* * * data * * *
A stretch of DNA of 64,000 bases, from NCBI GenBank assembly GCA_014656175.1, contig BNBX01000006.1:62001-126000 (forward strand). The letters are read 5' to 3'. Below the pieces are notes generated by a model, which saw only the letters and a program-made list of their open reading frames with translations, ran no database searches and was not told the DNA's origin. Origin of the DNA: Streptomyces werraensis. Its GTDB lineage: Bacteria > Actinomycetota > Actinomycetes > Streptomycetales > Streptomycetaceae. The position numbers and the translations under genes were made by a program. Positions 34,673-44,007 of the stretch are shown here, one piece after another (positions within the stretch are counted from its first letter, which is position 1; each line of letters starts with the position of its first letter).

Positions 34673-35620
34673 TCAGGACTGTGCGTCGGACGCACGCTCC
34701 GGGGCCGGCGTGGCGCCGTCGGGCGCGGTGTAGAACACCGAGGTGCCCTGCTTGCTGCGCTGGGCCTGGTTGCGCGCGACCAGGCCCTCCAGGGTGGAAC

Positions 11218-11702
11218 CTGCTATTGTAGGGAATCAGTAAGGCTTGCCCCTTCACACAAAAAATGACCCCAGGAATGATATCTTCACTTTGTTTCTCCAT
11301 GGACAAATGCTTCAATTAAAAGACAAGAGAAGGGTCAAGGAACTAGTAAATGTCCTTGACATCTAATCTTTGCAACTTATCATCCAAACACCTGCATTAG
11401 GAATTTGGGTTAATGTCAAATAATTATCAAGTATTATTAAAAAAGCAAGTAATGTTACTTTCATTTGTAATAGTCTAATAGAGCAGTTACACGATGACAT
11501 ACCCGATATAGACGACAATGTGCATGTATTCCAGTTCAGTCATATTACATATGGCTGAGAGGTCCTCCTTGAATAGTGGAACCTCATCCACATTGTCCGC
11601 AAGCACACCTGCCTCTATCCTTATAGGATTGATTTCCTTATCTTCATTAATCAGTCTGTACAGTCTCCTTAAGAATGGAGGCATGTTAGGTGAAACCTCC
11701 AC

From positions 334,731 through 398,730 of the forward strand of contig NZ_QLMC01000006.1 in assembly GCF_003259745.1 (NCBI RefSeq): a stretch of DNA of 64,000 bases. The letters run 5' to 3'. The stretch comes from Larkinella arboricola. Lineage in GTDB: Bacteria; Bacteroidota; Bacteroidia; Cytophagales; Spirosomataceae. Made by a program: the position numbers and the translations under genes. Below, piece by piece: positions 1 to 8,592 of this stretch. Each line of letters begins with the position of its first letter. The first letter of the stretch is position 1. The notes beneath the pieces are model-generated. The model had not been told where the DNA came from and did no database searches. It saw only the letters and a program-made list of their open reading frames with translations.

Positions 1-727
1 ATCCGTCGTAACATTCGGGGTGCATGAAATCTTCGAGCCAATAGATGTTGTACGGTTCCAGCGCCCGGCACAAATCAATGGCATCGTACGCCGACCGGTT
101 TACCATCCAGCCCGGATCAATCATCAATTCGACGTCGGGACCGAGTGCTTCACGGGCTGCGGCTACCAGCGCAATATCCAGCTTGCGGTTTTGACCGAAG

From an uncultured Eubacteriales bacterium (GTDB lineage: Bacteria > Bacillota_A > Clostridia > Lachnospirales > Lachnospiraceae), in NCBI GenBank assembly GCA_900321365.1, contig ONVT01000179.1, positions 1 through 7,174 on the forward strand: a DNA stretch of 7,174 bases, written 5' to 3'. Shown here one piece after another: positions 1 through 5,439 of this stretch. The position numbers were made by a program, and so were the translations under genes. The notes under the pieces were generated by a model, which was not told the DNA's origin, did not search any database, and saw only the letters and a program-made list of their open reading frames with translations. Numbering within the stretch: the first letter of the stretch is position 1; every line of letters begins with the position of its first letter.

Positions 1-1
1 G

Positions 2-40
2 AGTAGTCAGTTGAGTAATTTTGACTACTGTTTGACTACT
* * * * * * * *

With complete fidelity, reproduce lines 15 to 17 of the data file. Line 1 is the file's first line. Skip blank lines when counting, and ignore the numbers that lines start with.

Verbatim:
101 TACCATCCAGCCCGGATCAATCATCAATTCGACGTCGGGACCGAGTGCTTCACGGGCTGCGGCTACCAGCGCAATATCCAGCTTGCGGTTTTGACCGAAG

From an uncultured Eubacteriales bacterium (GTDB lineage: Bacteria > Bacillota_A > Clostridia > Lachnospirales > Lachnospiraceae), in NCBI GenBank assembly GCA_900321365.1, contig ONVT01000179.1, positions 1 through 7,174 on the forward strand: a DNA stretch of 7,174 bases, written 5' to 3'. Shown here one piece after another: positions 1 through 5,439 of this stretch. The position numbers were made by a program, and so were the translations under genes. The notes under the pieces were generated by a model, which was not told the DNA's origin, did not search any database, and saw only the letters and a program-made list of their open reading frames with translations. Numbering within the stretch: the first letter of the stretch is position 1; every line of letters begins with the position of its first letter.

Positions 1-1